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Acid base balance


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Acid base balance

  1. 1. ACID BASE BALANCE Dr Amith Sreedharan
  3. 3. • Acid Any compound which forms H⁺ ions in solution (proton donors) eg: Carbonic acid releases H⁺ ions• Base Any compound which combines with H⁺ ions in solution (proton acceptors) eg:Bicarbonate(HCO3⁻) accepts H+ ions
  4. 4. Acid–Base BalanceNormal pH : 7.35-7.45Acidosis Physiological state resulting from abnormally low plasma pHAlkalosis Physiological state resulting from abnormally high plasma pHAcidemia: plasma pH < 7.35 Alkalemia: plasma pH > 7.45
  5. 5. Henderson-Hasselbach equation (clinically relevant form)• pH = pKa + log([HCO3-]/.03xpCO2)• pH = 6.1 + log([HCO3-]/.03xpCO2)• Shows that pH is a function of the RATIO between bicarbonate and pCO2• PCO₂ - ventilatory parameter (40 +/- 4)• HCO₃⁻ - metabolic parameter (22-26 mmol/L)
  6. 6. ACIDS• VOLATILE ACIDS: Produced by oxidative metabolism of CHO,Fat,Protein Average 15000-20000 mmol of CO₂ per day Excreted through LUNGS as CO₂ gas• FIXED ACIDS (1 mEq/kg/day) Acids that do not leave solution ,once produced they remain in body fluids Until eliminated by KIDNEYS Eg: Sulfuric acid ,phosphoric acid , Organic acids Are most important fixed acids in the body Are generated during catabolism of: amino acids(oxidation of sulfhydryl gps of cystine,methionine) Phospholipids(hydrolysis) nucleic acids
  7. 7. Response to ACID BASE challenge1.Buffering2. Compensation
  8. 8. BuffersFirst line of defence (> 50 – 100 mEq/day)Two most common chemical buffer groups – Bicarbonate – Non bicarbonate (Hb,protein,phosphate) Blood buffer systems act instantaneously Regulate pH by binding or releasing H⁺
  9. 9. Carbonic Acid–Bicarbonate Buffer System Carbon Dioxide  Most body cells constantly generate carbon dioxide  Most carbon dioxide is converted to carbonic acid, which dissociates into H+ and a bicarbonate ion Prevents changes in pH caused by organic acids and fixed acids in ECF Cannot protect ECF from changes in pH that result from elevated or depressed levels of CO2 Functions only when respiratory system and respiratory control centers are working normally Ability to buffer acids is limited by availability of bicarbonate ions
  10. 10. Acid–Base BalanceThe Carbonic Acid–Bicarbonate Buffer System
  11. 11. The Hemoglobin Buffer System CO2 diffuses across RBC membrane No transport mechanism required As carbonic acid dissociates Bicarbonate ions diffuse into plasma In exchange for chloride ions (chloride shift)• Hydrogen ions are buffered by hemoglobin molecules Is the only intracellular buffer system with an immediate effect on ECF pH Helps prevent major changes in pH when plasma PCO 2 is rising or falling
  12. 12. Phosphate Buffer System Consists of anion H2PO4- (a weak acid)(pKa-6.8) Works like the carbonic acid–bicarbonate buffer system Is important in buffering pH of ICFLimitations of Buffer Systems  Provide only temporary solution to acid– base imbalance  Do not eliminate H+ ions  Supply of buffer molecules is limited
  13. 13. Respiratory Acid-Base Control Mechanisms• When chemical buffers alone cannot prevent changes in blood pH, the respiratory system is the second line of defence against changes. Eliminate or Retain CO₂ Change in pH are RAPID Occuring within minutes PCO₂ ∞ VCO₂/VA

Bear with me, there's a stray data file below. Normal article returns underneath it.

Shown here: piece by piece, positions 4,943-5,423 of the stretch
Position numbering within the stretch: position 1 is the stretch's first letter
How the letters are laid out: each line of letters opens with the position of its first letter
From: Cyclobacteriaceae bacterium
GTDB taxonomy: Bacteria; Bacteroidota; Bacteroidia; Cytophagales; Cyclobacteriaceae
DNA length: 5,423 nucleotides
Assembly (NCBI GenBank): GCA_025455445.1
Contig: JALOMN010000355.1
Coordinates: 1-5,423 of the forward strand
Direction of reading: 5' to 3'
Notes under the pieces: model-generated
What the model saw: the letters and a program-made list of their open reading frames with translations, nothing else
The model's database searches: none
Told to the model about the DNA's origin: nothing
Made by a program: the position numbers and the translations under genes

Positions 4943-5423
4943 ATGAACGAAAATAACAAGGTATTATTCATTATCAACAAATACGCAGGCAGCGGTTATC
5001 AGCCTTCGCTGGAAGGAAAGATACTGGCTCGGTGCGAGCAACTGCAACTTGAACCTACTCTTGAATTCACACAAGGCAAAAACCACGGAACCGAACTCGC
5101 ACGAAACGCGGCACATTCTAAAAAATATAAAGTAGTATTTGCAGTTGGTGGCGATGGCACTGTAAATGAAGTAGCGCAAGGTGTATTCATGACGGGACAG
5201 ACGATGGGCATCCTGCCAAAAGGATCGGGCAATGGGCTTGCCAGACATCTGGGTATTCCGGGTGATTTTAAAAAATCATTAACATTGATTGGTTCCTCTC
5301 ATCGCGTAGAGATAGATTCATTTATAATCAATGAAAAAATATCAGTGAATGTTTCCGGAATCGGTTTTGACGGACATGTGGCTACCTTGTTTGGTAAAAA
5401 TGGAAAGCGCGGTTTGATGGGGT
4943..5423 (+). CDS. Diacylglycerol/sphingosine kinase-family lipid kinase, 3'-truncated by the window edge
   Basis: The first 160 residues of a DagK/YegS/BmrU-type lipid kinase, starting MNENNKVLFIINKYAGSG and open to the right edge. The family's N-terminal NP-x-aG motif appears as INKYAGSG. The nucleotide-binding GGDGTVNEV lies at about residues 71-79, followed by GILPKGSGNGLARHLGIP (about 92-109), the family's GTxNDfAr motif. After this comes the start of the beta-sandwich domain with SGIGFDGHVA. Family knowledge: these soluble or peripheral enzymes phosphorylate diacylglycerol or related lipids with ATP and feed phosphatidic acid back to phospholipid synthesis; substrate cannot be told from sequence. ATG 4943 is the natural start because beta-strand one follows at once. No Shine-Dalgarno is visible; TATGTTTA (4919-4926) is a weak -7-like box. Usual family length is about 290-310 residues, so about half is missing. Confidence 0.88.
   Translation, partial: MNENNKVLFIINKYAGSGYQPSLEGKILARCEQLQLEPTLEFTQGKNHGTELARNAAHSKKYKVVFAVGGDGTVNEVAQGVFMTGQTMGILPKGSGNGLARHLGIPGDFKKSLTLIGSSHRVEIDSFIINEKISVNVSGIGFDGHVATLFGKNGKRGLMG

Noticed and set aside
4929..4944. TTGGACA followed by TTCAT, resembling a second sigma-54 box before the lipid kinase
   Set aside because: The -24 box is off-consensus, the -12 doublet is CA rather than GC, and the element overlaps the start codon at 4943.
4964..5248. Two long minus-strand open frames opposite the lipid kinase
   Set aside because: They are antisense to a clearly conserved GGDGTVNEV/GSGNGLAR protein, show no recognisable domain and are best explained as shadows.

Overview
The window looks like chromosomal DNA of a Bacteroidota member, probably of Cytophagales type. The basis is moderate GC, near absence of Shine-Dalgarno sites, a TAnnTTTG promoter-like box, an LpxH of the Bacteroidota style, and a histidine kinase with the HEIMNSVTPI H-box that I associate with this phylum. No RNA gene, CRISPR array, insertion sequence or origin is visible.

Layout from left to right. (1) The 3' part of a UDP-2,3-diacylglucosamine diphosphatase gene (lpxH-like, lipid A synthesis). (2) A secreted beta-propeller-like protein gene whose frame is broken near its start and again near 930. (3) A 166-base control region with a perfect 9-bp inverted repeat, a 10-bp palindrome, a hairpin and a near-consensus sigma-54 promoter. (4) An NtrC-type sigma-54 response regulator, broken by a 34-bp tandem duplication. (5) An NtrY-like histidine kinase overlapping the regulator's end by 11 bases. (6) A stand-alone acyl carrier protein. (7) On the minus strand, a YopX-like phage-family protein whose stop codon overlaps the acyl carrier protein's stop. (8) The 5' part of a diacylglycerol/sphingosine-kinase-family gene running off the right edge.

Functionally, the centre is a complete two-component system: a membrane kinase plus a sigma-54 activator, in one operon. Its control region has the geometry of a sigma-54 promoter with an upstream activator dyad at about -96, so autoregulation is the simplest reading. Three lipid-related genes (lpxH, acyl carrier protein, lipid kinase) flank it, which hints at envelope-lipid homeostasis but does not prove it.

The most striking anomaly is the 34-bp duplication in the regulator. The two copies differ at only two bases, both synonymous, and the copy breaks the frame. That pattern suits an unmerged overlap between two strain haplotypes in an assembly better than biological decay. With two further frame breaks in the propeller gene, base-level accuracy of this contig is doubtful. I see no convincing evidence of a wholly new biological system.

14. 14. Renal Acid-Base Control Mechanisms• The kidneys are the third line of defence against wide changes in body fluid pH. – movement of bicarbonate – Retention/Excretion of acids – Generating additional buffers Long term regulator of ACID – BASE balance May take hours to days for correction
  15. 15. Renal regulation of acid base balance• Role of kidneys is preservation of body’s bicarbonate stores.• Accomplished by: – Reabsorption of 99.9% of filtered bicarbonate – Regeneration of titrated bicarbonate by excretion of: • Titratable acidity (mainly phosphate) • Ammonium salts
  16. 16. Renal reabsorption of bicarbonate • Proximal tubule: 70-90% • Loop of Henle: 10-20% • Distal tubule and collecting ducts: 4-7%
  17. 17. Factors affecting renal bicarbonate reabsorption • Filtered load of bicarbonate • Prolonged changes in pCO2 • Extracellular fluid volume • Plasma chloride concentration • Plasma potassium concentration • Hormones (e.g., mineralocorticoids, glucocorticoids)
  18. 18. • If secreted H+ ions combine with filtered bicarbonate, bicarbonate is reabsorbed• If secreted H+ ions combine with phosphate or ammonia, net acid excretion and generation of new bicarbonate occur
  19. 19. NET ACID EXCRETION• Hydrogen Ions Are secreted into tubular fluid along • Proximal convoluted tubule (PCT) • Distal convoluted tubule (DCT) • Collecting system
  20. 20. Titratable acidity• Occurs when secreted H+ encounter & titrate phosphate in tubular fluid• Refers to amount of strong base needed to titrate urine back to pH 7.4• 40% (15-30 mEq) of daily fixed acid load• Relatively constant (not highly adaptable)
  21. 21. Ammonium excretion • Occurs when secreted H+ combine with NH3 and are trapped as NH4+ salts in tubular fluid • 60% (25-50 mEq) of daily fixed acid load • Very adaptable (via glutaminase induction)
  22. 22. Ammonium excretion• Large amounts of H+ can be excreted without extremely low urine pH because pKa of NH3/NH4+ system is very high (9.2)
  23. 23. Acid–Base Balance DisturbancesInteractions among the Carbonic Acid–Bicarbonate Buffer System and Compensatory Mechanisms in the Regulation of Plasma pH.